## 1.3. Equivalence Relations and Classes

### Example 1.3.5:

*(x, y)*and

*(x', y')*by saying that they are related if they are lying on the same straight line passing through the origin.

This relation is an equivalence relation, and the resulting space of equivalence classes is called projective space. By picking an appropriate member for each class one can find a graphical representation for this space.

**reflexive**:- every point is related to itself, since it lies on a line through the origin.
**symmetry**:- if
*(x, y) ~ (x', y')*, then they are both on the same line through the origin. This is a symmetric definition, so symmetry holds as well. **transitivity**:- here we should use some math. Recall that two points
*(x, y)*and*(x', y')*are on the same line through the origin, if and only if there is a non-zero real number*t*such that*(x, y) = t (x', y')*.- take
*(x, y) ~ (x', y')*.

*t # 0*with*(x, y) = t (x', y')*.- take
*(x', y') ~ (x'', y'')*

*s # 0*with*(x', y') = s (x'', y'')*. But then*(x'', y'') = 1/s (x', y') = 1 / (s t) (x, y)*, hence*(x'', y'') ~ (x, y)*, proving transitivity. - take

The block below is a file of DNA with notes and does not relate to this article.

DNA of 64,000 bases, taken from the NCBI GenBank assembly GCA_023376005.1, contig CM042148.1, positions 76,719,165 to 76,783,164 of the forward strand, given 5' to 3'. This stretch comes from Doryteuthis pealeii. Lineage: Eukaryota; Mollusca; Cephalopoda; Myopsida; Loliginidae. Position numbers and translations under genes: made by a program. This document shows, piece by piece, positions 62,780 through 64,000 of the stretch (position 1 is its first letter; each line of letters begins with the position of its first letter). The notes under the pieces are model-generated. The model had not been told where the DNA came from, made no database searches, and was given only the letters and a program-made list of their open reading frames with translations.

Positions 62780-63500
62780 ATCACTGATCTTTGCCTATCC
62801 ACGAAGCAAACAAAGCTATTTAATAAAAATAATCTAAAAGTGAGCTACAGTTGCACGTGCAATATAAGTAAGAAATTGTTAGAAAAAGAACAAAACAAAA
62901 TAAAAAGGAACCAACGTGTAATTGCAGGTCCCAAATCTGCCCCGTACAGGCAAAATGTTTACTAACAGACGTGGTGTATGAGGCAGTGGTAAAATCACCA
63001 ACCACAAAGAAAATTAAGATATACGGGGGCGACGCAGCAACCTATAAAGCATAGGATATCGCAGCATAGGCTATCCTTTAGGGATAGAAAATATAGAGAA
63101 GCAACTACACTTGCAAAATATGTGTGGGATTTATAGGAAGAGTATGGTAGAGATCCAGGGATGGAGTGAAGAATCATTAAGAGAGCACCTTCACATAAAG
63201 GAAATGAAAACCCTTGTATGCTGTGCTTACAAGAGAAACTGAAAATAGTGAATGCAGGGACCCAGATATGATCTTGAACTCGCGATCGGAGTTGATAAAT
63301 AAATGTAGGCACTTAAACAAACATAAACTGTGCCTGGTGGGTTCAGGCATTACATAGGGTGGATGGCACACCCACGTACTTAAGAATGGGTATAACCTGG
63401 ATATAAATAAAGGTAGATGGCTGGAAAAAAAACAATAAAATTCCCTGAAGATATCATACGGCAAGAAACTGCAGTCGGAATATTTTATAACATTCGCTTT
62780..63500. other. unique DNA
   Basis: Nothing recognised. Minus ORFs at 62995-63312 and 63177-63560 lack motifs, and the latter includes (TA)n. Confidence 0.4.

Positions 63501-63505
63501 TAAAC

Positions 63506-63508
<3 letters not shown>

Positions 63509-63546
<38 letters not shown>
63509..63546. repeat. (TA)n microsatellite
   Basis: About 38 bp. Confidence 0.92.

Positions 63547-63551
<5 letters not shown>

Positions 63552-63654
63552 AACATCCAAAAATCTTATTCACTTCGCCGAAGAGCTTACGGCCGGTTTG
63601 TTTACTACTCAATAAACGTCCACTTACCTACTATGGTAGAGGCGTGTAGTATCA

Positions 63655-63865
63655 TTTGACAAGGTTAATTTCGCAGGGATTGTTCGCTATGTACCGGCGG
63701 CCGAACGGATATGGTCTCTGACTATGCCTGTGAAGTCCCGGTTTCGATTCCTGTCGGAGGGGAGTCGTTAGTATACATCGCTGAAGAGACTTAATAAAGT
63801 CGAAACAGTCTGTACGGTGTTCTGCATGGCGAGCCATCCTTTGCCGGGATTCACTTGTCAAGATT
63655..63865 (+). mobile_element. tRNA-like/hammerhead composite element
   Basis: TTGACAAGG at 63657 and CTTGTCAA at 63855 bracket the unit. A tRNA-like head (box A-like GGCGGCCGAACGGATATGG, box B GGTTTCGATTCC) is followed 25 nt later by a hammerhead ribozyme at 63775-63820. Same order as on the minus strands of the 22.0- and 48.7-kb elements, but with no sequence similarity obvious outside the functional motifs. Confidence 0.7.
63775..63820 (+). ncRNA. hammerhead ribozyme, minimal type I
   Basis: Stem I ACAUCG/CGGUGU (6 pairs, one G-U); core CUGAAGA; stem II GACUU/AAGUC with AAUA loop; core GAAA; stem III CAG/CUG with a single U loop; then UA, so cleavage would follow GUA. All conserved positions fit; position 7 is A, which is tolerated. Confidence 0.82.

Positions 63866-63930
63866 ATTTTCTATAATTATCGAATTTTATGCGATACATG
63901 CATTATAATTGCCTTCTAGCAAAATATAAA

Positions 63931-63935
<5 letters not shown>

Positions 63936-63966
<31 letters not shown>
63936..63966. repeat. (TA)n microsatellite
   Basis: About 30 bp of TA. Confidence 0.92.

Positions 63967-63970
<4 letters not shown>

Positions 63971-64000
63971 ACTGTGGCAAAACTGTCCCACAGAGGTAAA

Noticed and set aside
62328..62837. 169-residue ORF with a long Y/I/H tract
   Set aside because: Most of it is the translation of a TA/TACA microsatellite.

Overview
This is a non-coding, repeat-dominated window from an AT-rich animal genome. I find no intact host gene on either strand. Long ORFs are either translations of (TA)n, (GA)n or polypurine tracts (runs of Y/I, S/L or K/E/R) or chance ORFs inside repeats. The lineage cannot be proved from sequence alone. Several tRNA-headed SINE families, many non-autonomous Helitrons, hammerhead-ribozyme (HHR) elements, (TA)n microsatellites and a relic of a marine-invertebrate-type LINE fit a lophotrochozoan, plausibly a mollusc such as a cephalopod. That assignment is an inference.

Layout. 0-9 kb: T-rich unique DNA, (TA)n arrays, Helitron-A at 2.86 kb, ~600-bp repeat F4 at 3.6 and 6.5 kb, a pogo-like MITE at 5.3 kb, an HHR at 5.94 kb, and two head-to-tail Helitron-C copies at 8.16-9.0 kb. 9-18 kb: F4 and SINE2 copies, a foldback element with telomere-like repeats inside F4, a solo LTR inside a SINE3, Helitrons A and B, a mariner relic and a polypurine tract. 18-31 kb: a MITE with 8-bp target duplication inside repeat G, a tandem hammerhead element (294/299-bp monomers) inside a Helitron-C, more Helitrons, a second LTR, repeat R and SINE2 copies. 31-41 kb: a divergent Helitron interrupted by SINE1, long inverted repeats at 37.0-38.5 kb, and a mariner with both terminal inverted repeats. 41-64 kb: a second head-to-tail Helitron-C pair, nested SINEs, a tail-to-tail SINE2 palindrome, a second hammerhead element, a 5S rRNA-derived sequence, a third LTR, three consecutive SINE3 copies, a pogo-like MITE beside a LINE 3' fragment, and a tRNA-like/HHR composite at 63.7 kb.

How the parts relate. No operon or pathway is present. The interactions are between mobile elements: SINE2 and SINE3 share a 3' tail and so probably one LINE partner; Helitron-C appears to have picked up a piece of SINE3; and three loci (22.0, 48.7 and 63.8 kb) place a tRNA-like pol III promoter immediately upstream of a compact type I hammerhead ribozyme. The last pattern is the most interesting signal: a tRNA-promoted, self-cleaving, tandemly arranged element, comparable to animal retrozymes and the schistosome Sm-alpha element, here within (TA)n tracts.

Since the relation is an equivalence relation we know that there are disjoint
equivalence classes *[(x, y)]*, and we can pick any member of
*[(x, y)]* as a representative of that class. Define a point *p* on
the unit circle to be equal to the whole equivalence class *[(x, y)]*
containing *p*. That is, we identify each equivalence class with a point
on the unit circle by drawing the line through that point and the origin. That
line contains every member of the equivalence class.

Numbers on the unit circle that are diagonally opposite each other, however,
are in the same equivalence class, since they are on the same line through
the origin.Thus we identify the space **P** with the unit circle, where
diagonally opposite numbers are identical. Here is a poor picture of this
space: